Longtime listeners to and readers of Cladrite Radio know we’re awfully fond of Rudy Vallée. We’ve come to very much enjoy his music over the years, as our appreciation for the music of that era has increased, and we get a kick out of his odd, often salacious personality. He really seems to have been kind of bonkers, in a not unpleasing way, like the weird but entertaining uncle who threatens every November to spoil Thanksgiving (in the eyes of the ladies, anyway) with an inappropriate tales of his wilder days.
It’s not widely understood today just how big a star Vallée was at one time. He was the first crooner, the one who started that craze, and this new style of vocalizing was viewed as very intimate, very seductive—even transgressive. It’s not a huge leap to say that Vallée was the first Elvis Presley, in that he was singing in a style that much of the old guard discounted entirely and that many elements of society viewed as inappropriate and even shocking.
It’s understandable that most listeners wouldn’t quite “get” Vallée today (we don’t mean you, gentle reader—the Cladrite Clan gets it) and most modern listeners certainly wouldn’t find Vallée’s singing sexy and seductive, but it was certainly viewed as such when he first hit the scene. Vallée even described himself, late in life, as having had “a cock in my voice” (see? we told you he was a weird uncle). He was breaking the rules of popular singing and making young women swoon—causing, as Vallée once wrote, “all flapperdom to become stirred as it has never been stirred before”—in much the same way Frank Sinatra, Presley, Otis Redding, The Beatles, and so many others would do in the ensuing decades (Vallée even performed a song or two that might be considered risqué by some today), but he was arguably the first to do so. As such, it’s intriguing to ponder what was considered sensual and sexy in 1929, as opposed to today.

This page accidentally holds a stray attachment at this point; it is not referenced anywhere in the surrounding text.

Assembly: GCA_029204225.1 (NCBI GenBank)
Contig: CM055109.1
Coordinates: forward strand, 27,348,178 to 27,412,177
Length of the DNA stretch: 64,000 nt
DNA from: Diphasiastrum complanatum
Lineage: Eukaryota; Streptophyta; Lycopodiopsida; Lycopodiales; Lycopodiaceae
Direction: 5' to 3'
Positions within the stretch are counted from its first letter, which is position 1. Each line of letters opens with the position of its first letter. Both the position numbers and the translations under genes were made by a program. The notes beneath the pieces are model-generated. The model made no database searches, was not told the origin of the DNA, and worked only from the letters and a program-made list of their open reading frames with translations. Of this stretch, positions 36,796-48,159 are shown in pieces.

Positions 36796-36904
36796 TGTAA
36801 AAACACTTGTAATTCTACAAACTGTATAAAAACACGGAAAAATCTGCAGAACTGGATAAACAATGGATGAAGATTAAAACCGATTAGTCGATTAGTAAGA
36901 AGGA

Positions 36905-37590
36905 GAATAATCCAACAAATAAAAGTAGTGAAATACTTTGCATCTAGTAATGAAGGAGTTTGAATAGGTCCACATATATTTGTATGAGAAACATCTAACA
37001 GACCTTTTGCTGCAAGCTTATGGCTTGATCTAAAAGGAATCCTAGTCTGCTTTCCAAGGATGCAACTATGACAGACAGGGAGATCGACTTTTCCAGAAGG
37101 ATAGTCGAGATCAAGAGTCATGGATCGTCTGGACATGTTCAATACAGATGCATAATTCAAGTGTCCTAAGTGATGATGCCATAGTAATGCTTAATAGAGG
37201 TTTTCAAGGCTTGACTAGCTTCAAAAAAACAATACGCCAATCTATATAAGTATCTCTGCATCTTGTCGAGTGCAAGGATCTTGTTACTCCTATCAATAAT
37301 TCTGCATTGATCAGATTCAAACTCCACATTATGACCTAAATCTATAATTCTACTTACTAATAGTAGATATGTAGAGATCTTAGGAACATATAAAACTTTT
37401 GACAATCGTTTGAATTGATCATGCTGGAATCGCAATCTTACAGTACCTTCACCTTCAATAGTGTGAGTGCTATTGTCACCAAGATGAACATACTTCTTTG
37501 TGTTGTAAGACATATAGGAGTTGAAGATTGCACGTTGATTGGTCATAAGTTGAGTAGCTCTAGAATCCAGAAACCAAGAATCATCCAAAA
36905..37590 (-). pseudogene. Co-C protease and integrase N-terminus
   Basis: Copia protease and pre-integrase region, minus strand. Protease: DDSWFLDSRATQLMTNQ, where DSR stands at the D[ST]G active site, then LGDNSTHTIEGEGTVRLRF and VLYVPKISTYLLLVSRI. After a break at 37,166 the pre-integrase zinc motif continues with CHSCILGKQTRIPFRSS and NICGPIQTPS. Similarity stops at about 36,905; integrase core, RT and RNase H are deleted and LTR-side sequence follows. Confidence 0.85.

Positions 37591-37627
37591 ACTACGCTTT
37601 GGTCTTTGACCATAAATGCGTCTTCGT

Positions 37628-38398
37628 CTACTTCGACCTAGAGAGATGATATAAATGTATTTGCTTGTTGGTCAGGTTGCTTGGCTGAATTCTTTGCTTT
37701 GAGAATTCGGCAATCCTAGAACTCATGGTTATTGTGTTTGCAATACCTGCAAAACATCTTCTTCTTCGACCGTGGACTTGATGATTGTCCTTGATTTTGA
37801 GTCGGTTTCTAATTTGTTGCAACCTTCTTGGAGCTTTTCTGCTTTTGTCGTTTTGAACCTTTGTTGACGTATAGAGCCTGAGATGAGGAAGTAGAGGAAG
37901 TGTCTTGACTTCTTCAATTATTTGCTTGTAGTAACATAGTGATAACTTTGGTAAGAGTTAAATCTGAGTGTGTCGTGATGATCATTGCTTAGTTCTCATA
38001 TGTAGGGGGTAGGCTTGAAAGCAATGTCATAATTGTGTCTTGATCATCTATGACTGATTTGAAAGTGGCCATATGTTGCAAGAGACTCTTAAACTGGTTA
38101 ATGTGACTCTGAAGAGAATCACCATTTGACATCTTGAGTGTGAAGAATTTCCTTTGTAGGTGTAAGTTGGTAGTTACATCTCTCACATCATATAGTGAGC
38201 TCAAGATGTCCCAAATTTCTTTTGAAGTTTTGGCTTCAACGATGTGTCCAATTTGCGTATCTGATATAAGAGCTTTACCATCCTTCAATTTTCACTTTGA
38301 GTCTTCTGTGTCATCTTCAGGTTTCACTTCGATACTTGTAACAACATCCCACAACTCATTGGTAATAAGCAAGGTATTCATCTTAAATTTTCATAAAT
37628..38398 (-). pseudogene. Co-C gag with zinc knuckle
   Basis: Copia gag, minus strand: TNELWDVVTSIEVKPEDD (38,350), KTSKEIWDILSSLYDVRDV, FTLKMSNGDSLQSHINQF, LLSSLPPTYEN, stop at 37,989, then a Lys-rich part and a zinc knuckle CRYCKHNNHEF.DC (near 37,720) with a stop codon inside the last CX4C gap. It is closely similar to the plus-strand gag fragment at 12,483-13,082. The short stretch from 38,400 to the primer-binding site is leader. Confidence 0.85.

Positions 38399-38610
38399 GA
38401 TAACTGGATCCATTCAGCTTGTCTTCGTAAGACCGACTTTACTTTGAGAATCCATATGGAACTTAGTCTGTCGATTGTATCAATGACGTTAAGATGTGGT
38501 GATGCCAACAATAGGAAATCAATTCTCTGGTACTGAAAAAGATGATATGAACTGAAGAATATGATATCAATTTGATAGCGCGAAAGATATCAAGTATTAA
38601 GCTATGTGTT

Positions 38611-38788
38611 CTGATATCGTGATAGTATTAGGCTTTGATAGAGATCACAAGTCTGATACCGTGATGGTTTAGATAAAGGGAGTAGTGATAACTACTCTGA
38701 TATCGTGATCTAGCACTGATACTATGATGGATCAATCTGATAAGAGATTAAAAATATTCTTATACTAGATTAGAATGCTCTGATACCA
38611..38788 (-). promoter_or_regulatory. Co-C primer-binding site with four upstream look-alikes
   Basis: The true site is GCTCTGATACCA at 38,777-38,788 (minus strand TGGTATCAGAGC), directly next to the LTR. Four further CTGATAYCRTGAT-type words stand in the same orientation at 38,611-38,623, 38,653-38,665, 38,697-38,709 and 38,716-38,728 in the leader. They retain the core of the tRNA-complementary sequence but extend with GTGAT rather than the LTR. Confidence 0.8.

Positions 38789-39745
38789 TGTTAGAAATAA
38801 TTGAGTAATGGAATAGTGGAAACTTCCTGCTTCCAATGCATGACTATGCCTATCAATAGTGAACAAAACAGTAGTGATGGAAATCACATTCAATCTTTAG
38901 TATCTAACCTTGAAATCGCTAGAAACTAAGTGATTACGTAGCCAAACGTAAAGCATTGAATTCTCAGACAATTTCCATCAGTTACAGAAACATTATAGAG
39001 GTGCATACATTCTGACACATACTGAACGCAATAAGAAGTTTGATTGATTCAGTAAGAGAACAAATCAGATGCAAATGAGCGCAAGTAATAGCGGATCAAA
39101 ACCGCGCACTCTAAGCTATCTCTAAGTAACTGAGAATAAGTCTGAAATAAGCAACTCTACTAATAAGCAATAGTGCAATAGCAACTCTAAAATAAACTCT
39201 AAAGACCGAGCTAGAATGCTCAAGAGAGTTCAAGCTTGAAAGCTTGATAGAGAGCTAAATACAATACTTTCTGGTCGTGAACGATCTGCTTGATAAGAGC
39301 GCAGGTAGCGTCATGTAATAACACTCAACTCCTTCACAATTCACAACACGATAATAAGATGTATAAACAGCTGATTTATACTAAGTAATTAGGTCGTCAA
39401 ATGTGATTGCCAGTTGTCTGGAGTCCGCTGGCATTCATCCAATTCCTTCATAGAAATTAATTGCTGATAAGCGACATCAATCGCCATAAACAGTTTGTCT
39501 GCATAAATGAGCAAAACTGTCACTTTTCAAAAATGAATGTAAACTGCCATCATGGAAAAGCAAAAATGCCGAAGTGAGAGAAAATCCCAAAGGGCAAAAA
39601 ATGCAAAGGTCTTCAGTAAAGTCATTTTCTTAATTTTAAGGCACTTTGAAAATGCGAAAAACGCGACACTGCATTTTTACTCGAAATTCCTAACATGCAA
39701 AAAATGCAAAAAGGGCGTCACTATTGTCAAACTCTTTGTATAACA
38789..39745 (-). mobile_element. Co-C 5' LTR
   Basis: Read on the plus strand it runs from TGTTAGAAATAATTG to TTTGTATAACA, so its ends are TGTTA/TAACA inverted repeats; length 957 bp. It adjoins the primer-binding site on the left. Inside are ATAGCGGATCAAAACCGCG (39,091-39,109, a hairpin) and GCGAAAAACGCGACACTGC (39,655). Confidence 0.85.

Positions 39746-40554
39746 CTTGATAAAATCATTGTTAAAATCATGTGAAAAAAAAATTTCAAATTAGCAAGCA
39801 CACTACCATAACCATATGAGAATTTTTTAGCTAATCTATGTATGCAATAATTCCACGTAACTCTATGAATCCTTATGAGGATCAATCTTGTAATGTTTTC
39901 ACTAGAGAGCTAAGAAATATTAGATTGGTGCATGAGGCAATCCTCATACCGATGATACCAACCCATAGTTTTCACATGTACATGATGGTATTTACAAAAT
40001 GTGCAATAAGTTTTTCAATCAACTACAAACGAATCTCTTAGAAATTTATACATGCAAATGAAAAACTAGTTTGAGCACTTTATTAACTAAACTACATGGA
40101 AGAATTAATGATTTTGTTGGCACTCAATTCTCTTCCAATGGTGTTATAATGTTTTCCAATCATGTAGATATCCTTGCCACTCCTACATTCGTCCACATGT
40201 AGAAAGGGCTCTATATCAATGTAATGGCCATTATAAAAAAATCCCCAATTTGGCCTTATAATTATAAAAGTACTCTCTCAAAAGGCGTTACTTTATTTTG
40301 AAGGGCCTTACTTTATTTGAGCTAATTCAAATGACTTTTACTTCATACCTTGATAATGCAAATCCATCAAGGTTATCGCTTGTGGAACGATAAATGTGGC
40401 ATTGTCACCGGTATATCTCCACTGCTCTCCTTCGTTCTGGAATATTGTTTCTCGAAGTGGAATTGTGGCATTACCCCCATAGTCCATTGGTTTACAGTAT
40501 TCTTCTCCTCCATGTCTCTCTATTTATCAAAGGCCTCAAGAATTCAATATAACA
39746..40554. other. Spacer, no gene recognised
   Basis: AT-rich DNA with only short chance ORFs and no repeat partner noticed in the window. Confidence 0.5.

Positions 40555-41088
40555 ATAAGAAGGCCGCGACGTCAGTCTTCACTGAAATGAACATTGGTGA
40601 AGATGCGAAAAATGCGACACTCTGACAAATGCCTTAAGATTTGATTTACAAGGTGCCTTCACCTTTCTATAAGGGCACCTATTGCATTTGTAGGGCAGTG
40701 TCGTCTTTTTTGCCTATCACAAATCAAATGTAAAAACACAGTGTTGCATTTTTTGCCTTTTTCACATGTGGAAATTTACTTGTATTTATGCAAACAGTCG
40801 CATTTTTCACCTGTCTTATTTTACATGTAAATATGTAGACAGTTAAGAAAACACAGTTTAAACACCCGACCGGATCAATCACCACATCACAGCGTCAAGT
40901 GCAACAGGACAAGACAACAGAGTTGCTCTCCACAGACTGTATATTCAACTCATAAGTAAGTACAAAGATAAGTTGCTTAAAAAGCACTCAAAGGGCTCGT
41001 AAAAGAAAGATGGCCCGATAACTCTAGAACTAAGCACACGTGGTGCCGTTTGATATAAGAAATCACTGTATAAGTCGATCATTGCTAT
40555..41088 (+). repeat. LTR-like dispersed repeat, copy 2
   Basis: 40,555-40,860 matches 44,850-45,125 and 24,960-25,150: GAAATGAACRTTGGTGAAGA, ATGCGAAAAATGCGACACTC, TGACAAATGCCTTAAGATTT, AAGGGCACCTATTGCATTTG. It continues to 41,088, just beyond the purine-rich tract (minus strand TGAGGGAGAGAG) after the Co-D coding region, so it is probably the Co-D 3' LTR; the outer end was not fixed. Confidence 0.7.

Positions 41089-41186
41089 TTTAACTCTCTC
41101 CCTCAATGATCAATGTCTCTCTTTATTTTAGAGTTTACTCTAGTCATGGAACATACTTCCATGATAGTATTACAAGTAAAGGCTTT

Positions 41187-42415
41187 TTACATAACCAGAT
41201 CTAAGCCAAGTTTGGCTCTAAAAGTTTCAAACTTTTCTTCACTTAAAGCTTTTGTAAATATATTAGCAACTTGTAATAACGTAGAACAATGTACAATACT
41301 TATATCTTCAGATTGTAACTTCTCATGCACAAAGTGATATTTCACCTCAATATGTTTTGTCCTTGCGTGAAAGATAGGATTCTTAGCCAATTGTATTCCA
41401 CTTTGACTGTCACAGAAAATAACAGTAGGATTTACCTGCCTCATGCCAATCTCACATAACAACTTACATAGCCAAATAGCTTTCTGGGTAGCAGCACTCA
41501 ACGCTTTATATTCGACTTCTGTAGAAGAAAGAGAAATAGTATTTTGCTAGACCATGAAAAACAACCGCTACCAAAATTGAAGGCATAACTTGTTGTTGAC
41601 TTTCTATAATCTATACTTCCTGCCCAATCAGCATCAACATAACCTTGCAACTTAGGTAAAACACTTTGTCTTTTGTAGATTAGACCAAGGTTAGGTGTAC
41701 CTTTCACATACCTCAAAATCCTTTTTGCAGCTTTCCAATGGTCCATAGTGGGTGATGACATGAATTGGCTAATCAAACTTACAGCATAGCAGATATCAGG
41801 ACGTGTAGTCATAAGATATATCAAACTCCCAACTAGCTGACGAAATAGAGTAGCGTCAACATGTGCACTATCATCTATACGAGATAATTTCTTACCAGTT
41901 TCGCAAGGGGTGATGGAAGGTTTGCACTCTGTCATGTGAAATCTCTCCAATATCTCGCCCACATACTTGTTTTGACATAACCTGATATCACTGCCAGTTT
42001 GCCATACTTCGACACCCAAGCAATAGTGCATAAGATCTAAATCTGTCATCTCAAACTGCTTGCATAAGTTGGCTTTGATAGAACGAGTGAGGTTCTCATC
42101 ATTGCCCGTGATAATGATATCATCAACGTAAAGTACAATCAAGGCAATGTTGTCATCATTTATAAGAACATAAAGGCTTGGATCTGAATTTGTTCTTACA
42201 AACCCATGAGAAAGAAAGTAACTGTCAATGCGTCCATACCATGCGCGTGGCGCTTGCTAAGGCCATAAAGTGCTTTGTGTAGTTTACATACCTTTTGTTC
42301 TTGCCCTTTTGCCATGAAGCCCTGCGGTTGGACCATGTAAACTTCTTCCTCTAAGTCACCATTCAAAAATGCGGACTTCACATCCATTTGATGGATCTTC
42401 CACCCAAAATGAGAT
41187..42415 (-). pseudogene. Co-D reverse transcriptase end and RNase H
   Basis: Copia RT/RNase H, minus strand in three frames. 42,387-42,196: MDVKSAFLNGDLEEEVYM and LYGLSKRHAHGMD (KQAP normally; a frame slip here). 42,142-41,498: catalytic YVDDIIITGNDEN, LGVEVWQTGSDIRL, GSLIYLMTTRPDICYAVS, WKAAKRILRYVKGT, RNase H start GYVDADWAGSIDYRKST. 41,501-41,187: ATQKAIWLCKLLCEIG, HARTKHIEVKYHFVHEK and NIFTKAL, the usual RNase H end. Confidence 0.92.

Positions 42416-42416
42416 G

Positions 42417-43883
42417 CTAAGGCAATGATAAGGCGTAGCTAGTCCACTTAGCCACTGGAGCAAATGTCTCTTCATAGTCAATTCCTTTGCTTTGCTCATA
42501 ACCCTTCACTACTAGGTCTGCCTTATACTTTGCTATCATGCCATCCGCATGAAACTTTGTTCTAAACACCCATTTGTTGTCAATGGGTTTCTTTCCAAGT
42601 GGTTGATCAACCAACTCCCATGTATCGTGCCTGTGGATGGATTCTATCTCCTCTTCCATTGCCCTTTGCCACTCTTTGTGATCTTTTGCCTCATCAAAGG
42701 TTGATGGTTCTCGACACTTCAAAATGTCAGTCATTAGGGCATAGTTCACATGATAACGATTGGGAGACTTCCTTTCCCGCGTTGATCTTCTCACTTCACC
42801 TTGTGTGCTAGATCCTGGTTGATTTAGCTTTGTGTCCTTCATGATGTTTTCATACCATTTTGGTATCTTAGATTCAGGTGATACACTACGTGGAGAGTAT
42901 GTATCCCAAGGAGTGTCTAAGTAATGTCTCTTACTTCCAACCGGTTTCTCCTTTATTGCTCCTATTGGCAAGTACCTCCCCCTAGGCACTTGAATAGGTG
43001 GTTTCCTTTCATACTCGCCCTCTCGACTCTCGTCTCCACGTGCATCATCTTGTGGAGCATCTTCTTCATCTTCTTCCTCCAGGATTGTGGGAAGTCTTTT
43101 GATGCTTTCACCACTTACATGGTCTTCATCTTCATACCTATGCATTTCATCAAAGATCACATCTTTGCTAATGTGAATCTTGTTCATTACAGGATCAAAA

Beginning next Friday, we’ll explore Vallée’s first memoir, published in 1930, called Vagabond Dreams Come True, but this week, we thought we’d share with you a humorous poem written back when Rudy was at his most popular. This very funny ditty was penned by one Marjorie C. Diven, about whom we’ve been able to ascertain not a darned thing. Anyone out there know anything about Ms. Diven’s life and work? (We’ve provided some additional info about certain of the references in the poem; just place your mouse over the highlighted words—no need to click—and you’ll see the text in a pop-up.)
FROM the day my wife Sally first heard Rudy Vallée,
I’m here to announce that my troubles began;
We dress to his crooning, we eat to his spooning;
I tell you there’s no getting rid of the man.
We can’t even sleep nights because of his “Deep Nights”
That wing through the air from the Villa Vallee,
And “Vagabond Lover” I often discover,
Is cheering my darling when I am away.
While I’m making money he radios “Honey,”
“I wonder,” says Sally, “Just whom does he mean?”
We are asked out to dine and does she answer “Fine?”
Oh no—“You forget, dear, tonight is Clopin.”
You can’t toss a hat any place in the flat,
Without hitting Rudy in this pose or that,
I ask you what chance has a regular spouse,
When some other guy lives all over the house?
When that didn’t suit her, my wife turned commuter,
And followed this baby out into the sticks,
I know from her blushing, she’s been out to Flushing,
The Bronx or to Brooklyn for him and his tricks.
If dinner is tardy, she’s at the Lombardy,
His megaponetics intriguing her so.
Where Rudy is playing, that’s where she is straying;
I look in the papers to see and I know.
She bought a new dress for the Villa, I guess;
We danced to his music and ate quite a bit,
And on leaving “Ten East” I was thinking, at least,
Life must be worth while for a fellow with “It.”
His records—we buy them, at all hours we try them;
Of course I protest, and it’s always in vain.
She hates being bossed, though it isn’t the cost
But the upkeep of Vallée that drives me insane.
Now ever since Sally first saw Rudy Vallée,
She’s been rather love; perhaps she is foxy.
There’s nothing distressing about her caressing,
But sometimes I think I am Rudy by proxy.
|MARJORIE C. DIVEN|